Cape Town – This year has been a mixture of great highs and lows in the tourism industry, and I’d like to return to what we do best; focus on marketing the remarkable City of Cape Town to the entire country and the rest of the world.
This involves some New Year’s resolutions for us, and you’re invited to join us in making a difference.
I have been asked many times what next year will be like for tourism, and the short answer is that we are looking ahead with cautious optimism.
There’s more to this question than driving the tourism economy though, transformation is an ongoing process which motivates me.
As a city, it’s a process that belongs to us all, and this can lead to some frustration when it seems to be taking too long.
Transformation is not just about colour, it’s about opportunities and achievements, and we all have a role to play in this process.
My own goal is to encourage transformation in the tourism industry and to acknowledge it when it takes place.
Then there’s changing our approach as locals to how we view travel.
Travel can be as simple as climbing aboard the City Sightseeing Bus or exploring a part of Cape Town we’ve never seen before.
If we start to do this, it will have a ripple effect across the city and will have a positive economic impact on the lives of people working in tourism-related businesses, from the ticket sellers and drivers of shuttles to the hosts at attractions.
You don’t have to wait for an annual bonus to enjoy the city.
Sharing your experiences is important, too.
Social media is also playing a role in generating tourism, with potential visitors researching their trips online. Facebook posts, Twitter and Instagram uploads all provide an intimate window into a destination.
The next time you upload a picture of your milkshake at Muizenberg to Instagram with the #lovecapetown you could be reaching someone planning a trip from their home in Alaska.
A step towards tapping into a global “travel like a local” trend will be by releasing more of our popular “Love Cape Town Neighbourhoods” series of videos.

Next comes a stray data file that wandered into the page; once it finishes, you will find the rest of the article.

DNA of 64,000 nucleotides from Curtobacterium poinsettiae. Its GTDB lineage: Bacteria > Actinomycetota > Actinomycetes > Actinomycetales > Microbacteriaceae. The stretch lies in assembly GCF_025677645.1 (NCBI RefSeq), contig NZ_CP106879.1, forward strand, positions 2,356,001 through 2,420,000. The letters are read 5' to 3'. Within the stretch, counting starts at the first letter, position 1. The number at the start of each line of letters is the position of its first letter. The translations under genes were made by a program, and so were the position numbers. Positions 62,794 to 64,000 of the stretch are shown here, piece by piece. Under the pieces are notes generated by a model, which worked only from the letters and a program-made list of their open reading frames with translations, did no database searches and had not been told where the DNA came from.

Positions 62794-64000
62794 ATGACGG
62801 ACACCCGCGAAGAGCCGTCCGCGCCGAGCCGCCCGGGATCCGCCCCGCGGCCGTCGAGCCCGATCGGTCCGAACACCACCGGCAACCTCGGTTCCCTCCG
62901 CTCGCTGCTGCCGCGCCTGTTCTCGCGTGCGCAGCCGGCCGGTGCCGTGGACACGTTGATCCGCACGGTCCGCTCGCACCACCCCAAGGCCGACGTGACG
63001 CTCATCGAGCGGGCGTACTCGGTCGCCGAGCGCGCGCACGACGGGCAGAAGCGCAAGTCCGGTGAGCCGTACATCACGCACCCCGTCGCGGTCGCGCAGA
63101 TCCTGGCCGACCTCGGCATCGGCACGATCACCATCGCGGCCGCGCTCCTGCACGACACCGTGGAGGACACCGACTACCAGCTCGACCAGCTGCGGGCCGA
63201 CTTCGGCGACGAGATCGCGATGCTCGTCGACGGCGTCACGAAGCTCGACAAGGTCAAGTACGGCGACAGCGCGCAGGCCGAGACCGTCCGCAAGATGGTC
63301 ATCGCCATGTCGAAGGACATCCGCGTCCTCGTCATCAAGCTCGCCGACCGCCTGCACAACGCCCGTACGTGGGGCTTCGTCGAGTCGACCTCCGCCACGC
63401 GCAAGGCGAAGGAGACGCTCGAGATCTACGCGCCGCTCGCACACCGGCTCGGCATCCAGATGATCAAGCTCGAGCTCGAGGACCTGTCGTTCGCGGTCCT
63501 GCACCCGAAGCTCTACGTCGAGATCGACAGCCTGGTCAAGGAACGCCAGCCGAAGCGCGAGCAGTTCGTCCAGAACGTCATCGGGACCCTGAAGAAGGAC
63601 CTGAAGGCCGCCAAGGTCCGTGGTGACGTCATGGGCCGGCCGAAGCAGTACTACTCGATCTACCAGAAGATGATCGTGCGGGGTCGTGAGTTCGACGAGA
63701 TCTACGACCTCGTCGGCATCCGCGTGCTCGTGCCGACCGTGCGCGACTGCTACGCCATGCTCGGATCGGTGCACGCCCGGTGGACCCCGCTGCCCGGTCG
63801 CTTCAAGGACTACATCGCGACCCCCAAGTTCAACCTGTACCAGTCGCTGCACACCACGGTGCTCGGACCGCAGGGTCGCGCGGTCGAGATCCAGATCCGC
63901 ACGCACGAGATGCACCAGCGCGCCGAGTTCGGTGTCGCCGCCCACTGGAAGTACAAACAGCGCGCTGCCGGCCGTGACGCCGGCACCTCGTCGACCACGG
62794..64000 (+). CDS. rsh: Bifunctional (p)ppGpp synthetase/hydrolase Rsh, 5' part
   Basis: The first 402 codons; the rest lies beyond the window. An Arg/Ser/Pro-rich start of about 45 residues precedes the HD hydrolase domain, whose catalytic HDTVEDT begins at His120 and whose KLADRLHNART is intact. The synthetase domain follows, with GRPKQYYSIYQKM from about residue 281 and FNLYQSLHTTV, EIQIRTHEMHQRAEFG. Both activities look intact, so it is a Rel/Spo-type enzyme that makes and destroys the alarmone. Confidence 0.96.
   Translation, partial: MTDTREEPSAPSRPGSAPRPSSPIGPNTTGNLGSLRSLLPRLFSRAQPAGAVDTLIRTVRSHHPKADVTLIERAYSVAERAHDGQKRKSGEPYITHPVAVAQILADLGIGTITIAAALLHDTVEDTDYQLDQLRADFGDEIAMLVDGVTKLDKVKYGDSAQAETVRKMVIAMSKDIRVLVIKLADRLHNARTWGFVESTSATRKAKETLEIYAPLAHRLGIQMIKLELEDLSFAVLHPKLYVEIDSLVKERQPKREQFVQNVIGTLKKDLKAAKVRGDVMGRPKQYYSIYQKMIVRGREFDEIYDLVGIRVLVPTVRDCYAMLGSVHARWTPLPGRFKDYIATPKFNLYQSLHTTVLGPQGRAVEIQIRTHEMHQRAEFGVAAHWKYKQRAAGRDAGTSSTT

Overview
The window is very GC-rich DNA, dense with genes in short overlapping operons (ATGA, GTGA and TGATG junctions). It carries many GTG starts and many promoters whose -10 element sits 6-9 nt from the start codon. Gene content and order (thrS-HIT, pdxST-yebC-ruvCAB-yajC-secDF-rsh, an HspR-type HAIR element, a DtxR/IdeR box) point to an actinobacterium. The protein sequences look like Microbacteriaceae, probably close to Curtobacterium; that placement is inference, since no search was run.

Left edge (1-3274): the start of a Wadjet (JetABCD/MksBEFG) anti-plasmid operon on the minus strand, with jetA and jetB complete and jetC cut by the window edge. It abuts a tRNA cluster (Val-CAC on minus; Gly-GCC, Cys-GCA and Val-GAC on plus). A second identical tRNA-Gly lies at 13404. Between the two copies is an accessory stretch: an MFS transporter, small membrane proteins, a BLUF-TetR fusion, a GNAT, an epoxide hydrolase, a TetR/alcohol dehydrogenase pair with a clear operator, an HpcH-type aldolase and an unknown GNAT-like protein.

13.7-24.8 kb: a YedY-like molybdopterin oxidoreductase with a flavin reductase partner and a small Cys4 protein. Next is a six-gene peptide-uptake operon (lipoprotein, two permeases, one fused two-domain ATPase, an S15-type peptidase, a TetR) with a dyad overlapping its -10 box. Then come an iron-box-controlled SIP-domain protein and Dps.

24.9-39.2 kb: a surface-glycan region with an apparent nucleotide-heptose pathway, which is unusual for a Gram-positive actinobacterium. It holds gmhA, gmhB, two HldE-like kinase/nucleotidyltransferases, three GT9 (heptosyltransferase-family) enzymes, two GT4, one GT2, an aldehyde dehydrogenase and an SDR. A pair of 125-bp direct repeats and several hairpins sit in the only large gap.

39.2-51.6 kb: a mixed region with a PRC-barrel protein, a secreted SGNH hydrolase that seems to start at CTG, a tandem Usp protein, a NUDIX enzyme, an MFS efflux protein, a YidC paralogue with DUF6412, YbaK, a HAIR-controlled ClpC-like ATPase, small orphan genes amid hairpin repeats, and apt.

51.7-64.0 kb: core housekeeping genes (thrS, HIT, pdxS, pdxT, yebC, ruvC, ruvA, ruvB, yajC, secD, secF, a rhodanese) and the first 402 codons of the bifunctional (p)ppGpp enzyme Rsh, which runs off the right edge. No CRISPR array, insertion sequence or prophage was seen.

We’ve had some fantastic feedback about the Woodstock, CBD and Kalk Bay videos.
They take you through those neighbourhoods and give you a glimpse into why the locals love them so much.
The smaller businesses benefit from every pair of feet that walks through the door, and they all appreciate visitors, so do explore every side street you can and support local business.
We have noted that seasonality affects travel to Cape Town, and yet we’re asking “why”?
There is absolutely no reason why international and domestic tourists can’t enjoy a wonderful time in the city all year round.
With that in mind, there will be a vast array of events throughout the year to entice visitors.
Our most-attended event, the International Jazz Festival in April, will be one of those must-do experiences, but there are sports events, food and drink festivals, music, arts and cultural celebrations – just about anything you could imagine, so all tastes will be catered for.
Over the past month we have looked at how some people are experiencing the holiday season.
Cape Town Tourism has visited some businesses and chatted to the hard-working individuals working long hours to provide unforgettable experiences for visitors.
This has offered a window into the personal lives of people like you and me.
The experience of meeting these individuals brings home the deeper meaning of what we’re doing in tourism in Cape Town.
It’s not always about stats, trends or marketing strategies, but rather understanding that there are real people whose lives are deeply intertwined in the heart and soul of the city.
These individuals, events and tourism-related businesses contribute enormously to the economy of the Western Cape and are also central to job creation. The beauty of tourism is that with a little energy and initiative you can start your own business.
The more we grow the industry, the more the positive effects will spread throughout the city.
These are the areas we can all resolve to change in 2016: we can support local businesses, encourage transformation across Cape Town, become travellers exploring our own city and share those experiences on social media with our online communities and, possibly, the world.
Why not join me on this fun, challenging journey?
This article by Enver Duminy, CEO of Cape Town Tourism was published in the 4 January 2016 edition of the Cape Argus